Neither is Presley. But she's contemplating teaching a course on modern
grandparenting, helping people cope with the new challenges of the day.
Then of course, there could be follow-up on her own doctoral dissertation, titled "Nurse's recognition and identification of elder abuse by care givers."
She says it's important that nurses learn how to better identify when care givers of the elderly are abusive, especially as the population ages.
And yet, she's already making contributions - with undergraduates.
Patricia King, a nurse and senior lecturer at the College of Nursing, routinely invites Presley to her course to "exemplify how an older person can continue to go on."
And Presley does it. With just one-half hour in front of undergraduates, "she instills in the students a desire for learning and a desire to be a nurse," King says. "It's truly amazing.
"She turns you on. You just sort of get this burst of energy after you've been with her. She is just so positive. Even if she has setbacks, she always looks to the positive side."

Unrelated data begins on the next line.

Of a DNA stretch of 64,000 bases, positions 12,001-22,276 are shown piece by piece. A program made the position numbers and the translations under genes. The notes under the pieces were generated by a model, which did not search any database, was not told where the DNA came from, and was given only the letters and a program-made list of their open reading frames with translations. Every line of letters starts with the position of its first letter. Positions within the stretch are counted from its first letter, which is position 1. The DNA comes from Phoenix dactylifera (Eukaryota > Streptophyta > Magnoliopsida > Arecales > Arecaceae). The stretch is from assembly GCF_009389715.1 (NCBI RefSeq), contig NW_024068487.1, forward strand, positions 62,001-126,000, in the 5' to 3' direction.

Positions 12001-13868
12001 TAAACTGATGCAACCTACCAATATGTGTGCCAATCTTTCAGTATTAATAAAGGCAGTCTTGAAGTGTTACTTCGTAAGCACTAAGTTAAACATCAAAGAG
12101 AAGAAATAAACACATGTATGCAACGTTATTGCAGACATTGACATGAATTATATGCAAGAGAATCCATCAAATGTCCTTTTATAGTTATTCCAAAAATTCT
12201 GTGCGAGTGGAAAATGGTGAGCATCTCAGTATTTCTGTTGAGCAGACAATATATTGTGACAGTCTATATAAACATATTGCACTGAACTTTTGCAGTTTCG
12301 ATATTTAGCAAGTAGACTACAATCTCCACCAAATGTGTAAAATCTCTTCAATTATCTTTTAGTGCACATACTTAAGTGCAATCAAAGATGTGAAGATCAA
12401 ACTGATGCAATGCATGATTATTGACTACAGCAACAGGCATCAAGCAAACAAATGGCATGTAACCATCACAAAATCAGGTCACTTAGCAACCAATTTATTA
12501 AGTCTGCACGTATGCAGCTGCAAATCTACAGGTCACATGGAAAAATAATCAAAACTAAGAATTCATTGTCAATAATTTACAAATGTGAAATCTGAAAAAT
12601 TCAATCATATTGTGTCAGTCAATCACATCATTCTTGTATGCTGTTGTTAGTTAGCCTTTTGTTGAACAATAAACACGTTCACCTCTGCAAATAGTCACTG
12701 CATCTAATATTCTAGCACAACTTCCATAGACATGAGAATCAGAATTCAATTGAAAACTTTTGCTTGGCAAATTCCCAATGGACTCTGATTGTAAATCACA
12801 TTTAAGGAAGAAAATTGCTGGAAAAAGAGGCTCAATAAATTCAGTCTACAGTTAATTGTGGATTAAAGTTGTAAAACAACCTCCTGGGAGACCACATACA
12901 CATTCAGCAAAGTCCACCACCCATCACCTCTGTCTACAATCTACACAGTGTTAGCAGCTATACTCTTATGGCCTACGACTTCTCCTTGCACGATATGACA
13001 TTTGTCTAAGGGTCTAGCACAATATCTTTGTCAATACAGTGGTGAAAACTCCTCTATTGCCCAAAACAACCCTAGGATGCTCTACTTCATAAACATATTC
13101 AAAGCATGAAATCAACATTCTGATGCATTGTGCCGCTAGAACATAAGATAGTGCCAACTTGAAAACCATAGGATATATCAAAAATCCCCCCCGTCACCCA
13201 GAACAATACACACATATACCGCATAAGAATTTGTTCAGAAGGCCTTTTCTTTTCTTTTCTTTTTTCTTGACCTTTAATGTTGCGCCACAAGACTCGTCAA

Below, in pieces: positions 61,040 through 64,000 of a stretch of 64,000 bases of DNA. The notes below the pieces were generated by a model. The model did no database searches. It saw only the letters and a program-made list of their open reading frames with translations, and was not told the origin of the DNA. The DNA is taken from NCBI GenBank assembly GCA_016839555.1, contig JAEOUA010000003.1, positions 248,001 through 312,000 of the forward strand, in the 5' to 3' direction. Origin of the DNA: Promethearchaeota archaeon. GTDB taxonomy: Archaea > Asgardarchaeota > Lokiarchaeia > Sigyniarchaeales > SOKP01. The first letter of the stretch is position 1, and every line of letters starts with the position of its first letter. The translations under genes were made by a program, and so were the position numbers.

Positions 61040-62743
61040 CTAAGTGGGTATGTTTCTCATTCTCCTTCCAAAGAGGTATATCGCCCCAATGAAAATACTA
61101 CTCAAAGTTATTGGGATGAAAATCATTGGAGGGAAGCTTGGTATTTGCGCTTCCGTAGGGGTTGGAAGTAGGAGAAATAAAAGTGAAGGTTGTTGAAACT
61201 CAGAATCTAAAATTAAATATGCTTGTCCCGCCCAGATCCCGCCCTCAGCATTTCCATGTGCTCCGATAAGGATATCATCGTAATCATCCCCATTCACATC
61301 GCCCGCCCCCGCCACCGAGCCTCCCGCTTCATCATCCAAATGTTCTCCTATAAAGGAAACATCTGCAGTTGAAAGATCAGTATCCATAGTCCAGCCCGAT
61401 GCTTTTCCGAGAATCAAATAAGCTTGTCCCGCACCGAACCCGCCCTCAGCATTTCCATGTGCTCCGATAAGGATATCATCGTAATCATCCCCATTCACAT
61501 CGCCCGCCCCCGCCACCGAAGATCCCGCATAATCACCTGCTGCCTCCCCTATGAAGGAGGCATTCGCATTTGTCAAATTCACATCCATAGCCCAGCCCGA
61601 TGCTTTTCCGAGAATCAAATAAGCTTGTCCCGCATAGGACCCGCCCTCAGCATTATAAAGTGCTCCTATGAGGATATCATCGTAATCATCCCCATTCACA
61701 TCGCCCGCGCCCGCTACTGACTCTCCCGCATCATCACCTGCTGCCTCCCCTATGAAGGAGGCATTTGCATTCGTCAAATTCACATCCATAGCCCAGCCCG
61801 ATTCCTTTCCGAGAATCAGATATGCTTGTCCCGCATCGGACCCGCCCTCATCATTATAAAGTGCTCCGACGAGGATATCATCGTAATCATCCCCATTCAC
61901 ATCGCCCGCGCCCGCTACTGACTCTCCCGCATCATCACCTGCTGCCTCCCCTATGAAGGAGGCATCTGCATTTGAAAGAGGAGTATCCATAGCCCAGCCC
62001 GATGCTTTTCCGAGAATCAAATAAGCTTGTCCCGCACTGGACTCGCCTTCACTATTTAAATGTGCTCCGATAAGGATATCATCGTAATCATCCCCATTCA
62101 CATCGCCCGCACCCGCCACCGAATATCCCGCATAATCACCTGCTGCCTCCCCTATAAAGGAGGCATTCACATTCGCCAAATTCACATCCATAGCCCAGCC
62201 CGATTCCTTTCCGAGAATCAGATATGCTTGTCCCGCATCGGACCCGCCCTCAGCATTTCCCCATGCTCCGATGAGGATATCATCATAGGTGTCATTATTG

When Presley first returned to school, she befriended undergraduates, even hosting slumber parties complete with pizza and cola at her north Tucson desert home.
Students "just loved Ann," McCord says, "and not in a motherly way. They were peers, let me tell you. And they could discuss things back and forth. There was not an age barrier."
Gets along with younger people
Presley, herself says, "I get along better with younger-aged people than my own age. I'm more their style. I really am."
And perhaps not just when it comes to attitude.
Today she is wearing three large silver rings loaded with moonstones, a digital watch with 2-inch numbers on the face and, of course, stylish pink tennis shoes.
Presley is just a happy person, a happiness born of a fulfilling life.
"I am proud that I have lived long enough to serve mankind, because I think I've done more good than harm," she says.
"I haven't been perfect and I've made lots of mistakes, but I was just lucky to be at the right spot at the right time in a lot of situations."
Take her choice to become a nurse in the first place - one born of the love she had of her father, who was a train conductor.